On This Date: Eric Church Drops A Surprise Album, ‘Mr. Misunderstood,’ When It Shows Up In Fan Club Members’ Mailboxes

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Eric Church has always been one to do things his own way.

His 2014 album The Outsiders showed off a harder, more rock-leaning side of Church than fans had grown used to from his first three albums, and left everybody wondering whether that was the direction Chief would be going in on future projects.

But we didn’t have to wait long to find out.

On November 3, 2015, members of Eric’s fan club, the Church Choir, woke up to a surprise in their mailbox: A new, unannounced Eric Church album called Mr. Misunderstood.

There was no explanation, no promotion, no buildup on social media or press release from his label.

Just new music, sent directly to his fans.

In fact, Church didn’t even let the media know that he was releasing a new album: They found out when fans (and Whiskey Riff) started posting about it on social media.

It turns out there were only seven people who knew that the album was coming out – and one of them was John Osborne from Brothers Osborne, who accidentally came by the studio while Church and his band were recording the album, forcing Church’s manager to spill the beans to protect the secrecy of the project.

The president of Church’s label only found out about the album a week before it was sent out – and only because Church and his team were talking to retailers.

And he even went as far as to buy a vinyl record pressing plant in Germany so people didn’t find out about the album.

According to Church:

“There were people who found out the day of.

But the label president said, ‘You’ve earned the right to do this. It’s not how I’d release an Eric Church record, but if that’s what you want to do, we’ll do it.'”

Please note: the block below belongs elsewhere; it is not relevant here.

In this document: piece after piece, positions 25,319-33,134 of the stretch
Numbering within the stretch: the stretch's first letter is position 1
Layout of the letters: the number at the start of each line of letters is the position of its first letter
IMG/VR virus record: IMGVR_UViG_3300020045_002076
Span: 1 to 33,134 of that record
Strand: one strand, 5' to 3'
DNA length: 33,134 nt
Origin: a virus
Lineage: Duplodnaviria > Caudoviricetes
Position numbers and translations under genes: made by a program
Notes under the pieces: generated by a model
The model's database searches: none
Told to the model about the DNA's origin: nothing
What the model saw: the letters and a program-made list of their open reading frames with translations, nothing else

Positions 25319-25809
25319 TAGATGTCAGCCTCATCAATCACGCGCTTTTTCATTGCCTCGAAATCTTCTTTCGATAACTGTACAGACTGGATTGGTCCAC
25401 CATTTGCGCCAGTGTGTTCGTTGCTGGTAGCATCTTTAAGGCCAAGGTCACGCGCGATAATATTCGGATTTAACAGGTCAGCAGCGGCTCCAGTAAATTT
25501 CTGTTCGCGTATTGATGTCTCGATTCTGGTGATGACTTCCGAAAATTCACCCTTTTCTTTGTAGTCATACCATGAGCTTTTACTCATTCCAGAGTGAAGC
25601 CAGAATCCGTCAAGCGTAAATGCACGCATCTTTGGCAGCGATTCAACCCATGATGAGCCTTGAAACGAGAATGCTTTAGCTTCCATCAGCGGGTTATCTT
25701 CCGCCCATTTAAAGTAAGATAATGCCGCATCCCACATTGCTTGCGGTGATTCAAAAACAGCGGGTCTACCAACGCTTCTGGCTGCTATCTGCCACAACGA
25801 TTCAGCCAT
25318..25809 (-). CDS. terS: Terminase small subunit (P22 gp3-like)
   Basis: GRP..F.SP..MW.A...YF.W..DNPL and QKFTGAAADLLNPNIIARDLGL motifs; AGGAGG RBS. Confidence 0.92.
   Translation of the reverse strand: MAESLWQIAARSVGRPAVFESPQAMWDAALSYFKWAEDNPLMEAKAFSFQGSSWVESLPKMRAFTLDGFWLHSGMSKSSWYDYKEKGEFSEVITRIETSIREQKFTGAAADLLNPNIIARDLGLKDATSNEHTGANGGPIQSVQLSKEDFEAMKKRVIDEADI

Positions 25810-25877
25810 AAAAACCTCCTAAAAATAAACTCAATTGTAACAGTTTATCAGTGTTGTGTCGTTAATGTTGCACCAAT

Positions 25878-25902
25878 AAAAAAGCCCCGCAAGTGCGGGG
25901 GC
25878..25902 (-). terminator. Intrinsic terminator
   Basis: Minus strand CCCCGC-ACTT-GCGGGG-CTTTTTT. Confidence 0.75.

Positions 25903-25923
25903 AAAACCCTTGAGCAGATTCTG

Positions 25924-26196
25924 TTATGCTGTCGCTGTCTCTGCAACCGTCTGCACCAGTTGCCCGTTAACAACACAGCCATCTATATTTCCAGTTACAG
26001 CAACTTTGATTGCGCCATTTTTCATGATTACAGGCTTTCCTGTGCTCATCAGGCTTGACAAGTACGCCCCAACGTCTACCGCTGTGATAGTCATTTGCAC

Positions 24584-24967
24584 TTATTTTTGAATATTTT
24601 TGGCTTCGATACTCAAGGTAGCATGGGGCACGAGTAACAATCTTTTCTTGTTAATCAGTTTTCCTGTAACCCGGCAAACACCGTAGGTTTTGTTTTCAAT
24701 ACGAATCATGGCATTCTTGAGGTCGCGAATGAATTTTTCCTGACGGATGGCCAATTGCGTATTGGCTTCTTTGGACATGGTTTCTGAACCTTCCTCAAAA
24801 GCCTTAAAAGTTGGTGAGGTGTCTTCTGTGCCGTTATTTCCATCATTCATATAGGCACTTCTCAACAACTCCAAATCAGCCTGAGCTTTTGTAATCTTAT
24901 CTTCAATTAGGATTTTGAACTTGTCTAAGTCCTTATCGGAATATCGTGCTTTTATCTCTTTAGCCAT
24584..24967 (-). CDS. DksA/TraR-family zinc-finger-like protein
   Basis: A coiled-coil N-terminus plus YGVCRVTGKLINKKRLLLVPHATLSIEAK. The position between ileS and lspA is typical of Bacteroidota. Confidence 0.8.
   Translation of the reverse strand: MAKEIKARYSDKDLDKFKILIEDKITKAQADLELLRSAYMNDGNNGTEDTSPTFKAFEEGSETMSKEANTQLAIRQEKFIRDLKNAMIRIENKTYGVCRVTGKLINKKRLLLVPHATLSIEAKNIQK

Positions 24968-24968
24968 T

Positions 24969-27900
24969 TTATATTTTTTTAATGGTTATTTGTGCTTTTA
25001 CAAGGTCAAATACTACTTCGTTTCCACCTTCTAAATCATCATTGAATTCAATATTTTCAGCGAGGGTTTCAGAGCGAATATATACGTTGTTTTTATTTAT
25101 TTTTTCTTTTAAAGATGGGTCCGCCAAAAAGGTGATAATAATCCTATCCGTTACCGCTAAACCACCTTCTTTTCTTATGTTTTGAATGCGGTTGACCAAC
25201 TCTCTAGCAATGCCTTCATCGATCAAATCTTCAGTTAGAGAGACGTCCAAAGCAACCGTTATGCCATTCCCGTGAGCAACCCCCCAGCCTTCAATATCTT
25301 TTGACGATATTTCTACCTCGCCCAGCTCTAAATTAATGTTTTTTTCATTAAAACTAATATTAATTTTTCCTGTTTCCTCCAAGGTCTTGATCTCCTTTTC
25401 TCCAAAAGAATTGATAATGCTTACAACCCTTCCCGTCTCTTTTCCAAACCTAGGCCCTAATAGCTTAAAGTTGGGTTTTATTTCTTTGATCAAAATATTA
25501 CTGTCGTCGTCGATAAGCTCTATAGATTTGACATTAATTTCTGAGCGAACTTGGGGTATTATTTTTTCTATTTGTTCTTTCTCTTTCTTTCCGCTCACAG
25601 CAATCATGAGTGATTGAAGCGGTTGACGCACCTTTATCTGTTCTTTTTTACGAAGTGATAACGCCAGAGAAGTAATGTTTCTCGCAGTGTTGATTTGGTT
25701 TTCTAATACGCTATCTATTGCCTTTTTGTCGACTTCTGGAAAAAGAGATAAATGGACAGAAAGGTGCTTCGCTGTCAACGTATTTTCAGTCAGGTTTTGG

He also later explained his thought process behind the surprise album release – and why he wanted his fans to hear it first:

“If you want to know where the music industry is broken it’s this: When we’re going to put out an album, the people we’re trying to get it in the hands of are the fans, but the fans are also the last people [who] have a chance at it.

It goes to a label, then the press, then radio and critics — all these people weigh in and get a copy and then it’s the fans. I think that’s so ass backwards. So we went to the fans first.”

According to Church, he had set out trying to write songs for a duets album. But when the music led him in a different direction, he followed along and ended up writing and recording the entire album over the span of 40 days in late summer 2015.

And 30 days after the album was recorded, it showed up in fans’ mailboxes.

The first time Church even publicly acknowledged the new album was during a press conference at the 2015 CMA Awards the night after it was delivered to his fan club. At the awards show, he performed the title track and sent 14-year old McKinley James (who’s also on the cover of the album) to deliver a message to the media:

“My name is McKinley James. I’m 14 years old and from Webster, New York. I’m one of 80,000 that Eric Church gave his new record to today.

He decided to treat us as one, as music fans. The record is called ‘Mr. Misunderstood.’ It’s out now. I brought you your copies, and yes, I am on the cover. Thank you.”

The result of the entire process was an album that I still believe is the best of Eric Church’s career. It showed a maturation and growth in his songwriting, one that’s you can follow along with if you start with Church’s first album and listen to them from the beginning.

There are also a few of those duets that he set out to write: There was “Kill a Word,” which Church recorded with Rhiannon Giddens, and “Mixed Drinks About Feelings” with Susan Tedeschi.

But then there were songs like the title track, about marching to the beat of your own drum even when nobody understands. And “Record Year,” still one of Church’s biggest hits, about the power of music to get you through a heartbreak.

And of course there was one of my favorite Church songs of all time, the haunting and mysterious “Knives of New Orleans.”

It was the perfect unconventional record to drop in such an unconventional way – and he did it all so his fans could experience his music first.

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